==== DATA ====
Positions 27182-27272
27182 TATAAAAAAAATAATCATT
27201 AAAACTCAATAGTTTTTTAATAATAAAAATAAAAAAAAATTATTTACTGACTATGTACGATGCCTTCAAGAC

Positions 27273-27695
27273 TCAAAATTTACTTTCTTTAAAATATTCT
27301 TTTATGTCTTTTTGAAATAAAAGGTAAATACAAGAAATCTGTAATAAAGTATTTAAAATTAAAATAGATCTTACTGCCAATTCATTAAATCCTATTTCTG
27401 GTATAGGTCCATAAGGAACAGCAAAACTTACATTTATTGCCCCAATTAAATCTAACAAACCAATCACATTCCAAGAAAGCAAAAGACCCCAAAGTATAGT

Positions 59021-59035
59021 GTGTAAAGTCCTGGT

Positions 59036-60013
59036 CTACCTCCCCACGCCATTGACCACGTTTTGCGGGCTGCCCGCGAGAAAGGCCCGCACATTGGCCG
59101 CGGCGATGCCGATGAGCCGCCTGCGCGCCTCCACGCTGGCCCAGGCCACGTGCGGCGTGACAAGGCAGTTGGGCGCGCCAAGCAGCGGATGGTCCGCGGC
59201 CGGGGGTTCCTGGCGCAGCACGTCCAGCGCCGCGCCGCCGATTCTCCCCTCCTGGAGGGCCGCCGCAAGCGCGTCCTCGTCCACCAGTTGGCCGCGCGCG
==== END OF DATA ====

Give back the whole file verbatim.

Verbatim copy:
Positions 27182-27272
27182 TATAAAAAAAATAATCATT
27201 AAAACTCAATAGTTTTTTAATAATAAAAATAAAAAAAAATTATTTACTGACTATGTACGATGCCTTCAAGAC

Positions 27273-27695
27273 TCAAAATTTACTTTCTTTAAAATATTCT
27301 TTTATGTCTTTTTGAAATAAAAGGTAAATACAAGAAATCTGTAATAAAGTATTTAAAATTAAAATAGATCTTACTGCCAATTCATTAAATCCTATTTCTG
27401 GTATAGGTCCATAAGGAACAGCAAAACTTACATTTATTGCCCCAATTAAATCTAACAAACCAATCACATTCCAAGAAAGCAAAAGACCCCAAAGTATAGT

Positions 59021-59035
59021 GTGTAAAGTCCTGGT

Positions 59036-60013
59036 CTACCTCCCCACGCCATTGACCACGTTTTGCGGGCTGCCCGCGAGAAAGGCCCGCACATTGGCCG
59101 CGGCGATGCCGATGAGCCGCCTGCGCGCCTCCACGCTGGCCCAGGCCACGTGCGGCGTGACAAGGCAGTTGGGCGCGCCAAGCAGCGGATGGTCCGCGGC
59201 CGGGGGTTCCTGGCGCAGCACGTCCAGCGCCGCGCCGCCGATTCTCCCCTCCTGGAGGGCCGCCGCAAGCGCGTCCTCGTCCACCAGTTGGCCGCGCGCG